Some Personal Reflections by Jeff Ace

When TS Eliot wrote that “April is the cruellest month…” he ruled himself out of the running for patron poet of the NHS. April’s fine; the flu season is over, Norovirus is winding down and A&E attendances / acute admissions numbers are actually beginning to resemble Chief Exec planning assumptions. No, February and March are I think the trough of the cycle in the NHS year. This is when it can seem like winter’s been going on forever and people can feel just a little drained of optimism and bounce. Everyone will be different in how they react to this drop in bounciness of course; I definitely become more irritable and see a marked change in my threshold for when swearing is the appropriate response.

 
To be frank, I’ve been feeling a bit lower than the seasonal norm recently. This has nothing to do with work but all to do with the twists and turns of modern family life. My lovely old step dad died in February after a steep dementia driven decline. He’d spent his last couple of months in a care home in Swansea and whilst staff there were great, each visit re-emphasised the unfairness of a good life ending with multiple indignities. He was a man who’d fought (and survived blast injuries) in Burma, had a career and great family life and watching his last few weeks through the sort of time lapse lens of weekend visits was hard.

 
When I got the message that he’d died, I managed to take a few days off to help my mother with the various arrangements. She somewhat disrupted this plan by falling and breaking her femur on the first morning after I’d arrived. Fair play to the Welsh Ambulance Service and Morriston Hospital in Swansea, the transport, assessment, admission and timeliness of operation were all as you would wish it to be but I began to reflect, as I was supporting my mother through this whilst trying to arrange death certificate, funeral and various pension type things, that I was getting a touch stressed.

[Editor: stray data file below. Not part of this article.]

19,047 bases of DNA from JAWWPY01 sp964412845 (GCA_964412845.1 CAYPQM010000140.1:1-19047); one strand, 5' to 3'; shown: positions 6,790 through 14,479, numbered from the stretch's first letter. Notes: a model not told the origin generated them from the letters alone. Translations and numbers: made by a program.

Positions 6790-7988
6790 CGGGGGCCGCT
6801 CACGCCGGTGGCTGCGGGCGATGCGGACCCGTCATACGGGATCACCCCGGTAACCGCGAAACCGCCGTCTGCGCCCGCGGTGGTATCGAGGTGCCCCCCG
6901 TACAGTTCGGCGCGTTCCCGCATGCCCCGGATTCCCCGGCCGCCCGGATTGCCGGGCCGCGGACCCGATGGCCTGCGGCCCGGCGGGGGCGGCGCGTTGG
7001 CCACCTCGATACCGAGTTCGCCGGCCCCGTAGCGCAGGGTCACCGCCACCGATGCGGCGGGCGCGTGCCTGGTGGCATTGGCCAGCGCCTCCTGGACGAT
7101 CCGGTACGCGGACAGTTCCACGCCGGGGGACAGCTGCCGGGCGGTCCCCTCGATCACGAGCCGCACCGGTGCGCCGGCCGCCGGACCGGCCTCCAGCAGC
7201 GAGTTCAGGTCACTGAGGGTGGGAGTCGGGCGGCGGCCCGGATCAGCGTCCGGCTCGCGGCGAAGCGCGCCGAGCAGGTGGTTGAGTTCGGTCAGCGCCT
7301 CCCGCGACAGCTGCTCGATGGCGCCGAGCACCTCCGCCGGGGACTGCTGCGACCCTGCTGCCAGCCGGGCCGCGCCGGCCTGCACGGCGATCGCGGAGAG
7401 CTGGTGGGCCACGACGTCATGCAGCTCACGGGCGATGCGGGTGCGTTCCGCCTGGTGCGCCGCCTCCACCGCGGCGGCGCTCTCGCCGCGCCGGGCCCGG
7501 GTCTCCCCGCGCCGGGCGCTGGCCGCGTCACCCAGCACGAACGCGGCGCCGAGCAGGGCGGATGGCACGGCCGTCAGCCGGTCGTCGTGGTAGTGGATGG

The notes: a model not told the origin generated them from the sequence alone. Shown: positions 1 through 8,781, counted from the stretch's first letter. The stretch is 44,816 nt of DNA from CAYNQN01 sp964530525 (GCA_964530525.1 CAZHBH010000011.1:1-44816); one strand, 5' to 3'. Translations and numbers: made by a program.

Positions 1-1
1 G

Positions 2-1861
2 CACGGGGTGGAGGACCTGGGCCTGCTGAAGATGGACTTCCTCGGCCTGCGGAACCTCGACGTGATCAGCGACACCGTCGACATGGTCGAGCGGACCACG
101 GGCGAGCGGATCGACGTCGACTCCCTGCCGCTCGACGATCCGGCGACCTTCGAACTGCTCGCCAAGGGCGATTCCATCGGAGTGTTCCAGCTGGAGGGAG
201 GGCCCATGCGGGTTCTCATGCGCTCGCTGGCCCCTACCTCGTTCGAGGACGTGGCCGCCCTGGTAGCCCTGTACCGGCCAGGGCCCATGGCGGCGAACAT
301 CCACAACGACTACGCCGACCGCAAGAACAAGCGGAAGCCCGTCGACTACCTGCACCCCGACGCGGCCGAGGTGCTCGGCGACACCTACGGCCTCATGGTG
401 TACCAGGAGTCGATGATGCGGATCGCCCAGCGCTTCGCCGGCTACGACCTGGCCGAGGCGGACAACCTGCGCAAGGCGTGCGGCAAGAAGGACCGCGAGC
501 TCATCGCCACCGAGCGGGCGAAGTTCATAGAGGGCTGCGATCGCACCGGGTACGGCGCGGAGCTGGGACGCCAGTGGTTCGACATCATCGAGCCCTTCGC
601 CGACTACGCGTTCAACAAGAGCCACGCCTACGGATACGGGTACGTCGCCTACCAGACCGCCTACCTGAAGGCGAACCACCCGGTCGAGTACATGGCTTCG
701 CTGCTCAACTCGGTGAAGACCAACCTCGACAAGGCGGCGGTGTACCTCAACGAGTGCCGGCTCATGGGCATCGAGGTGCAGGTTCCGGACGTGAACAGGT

image1A day or two later when I was trying to return to Scotland, I was marooned for hours by Storm Doris in a Crewe station where the only remaining foodstuffs seemed to be Yorkie bars. By this point in the week I could imagine no circumstances in which swearing was not the appropriate response.

 
All of this was a bit sudden and unfortunately coincidental, but I think it’s important to recognise just how many of our 4,500 staff are going through this same juggling of work and family issues and the impact it can have on their resilience, particularly at the end of a long NHS winter. Our workforce is ageing along with the wider population and we now have substantial numbers of people who’ll be routinely dealing with issues of care and support for relatives whilst continuing to work in a health and care system that’s never been busier.

 
We desperately need our people to retain their resilience and their creativity both to continue delivering safe, person centred care and because of the need to reinvent our services to meet the extreme financial and recruitment challenges we’re now experiencing. Our population is relying on us and we simply can’t let them down so we have to find ways to get through the times when optimism feels hardest.

 
So this is my personal shortlist of techniques that seem to work for me in attempts to retain some bounciness in the face of difficult odds. It was compiled in a Yorkie fuelled sugar rush in beautiful Crewe so might lack the academic rigour of other approaches. As a result, I would guess its evidence base is only somewhere between homeopathy and wearing your lucky pants on rugby international days.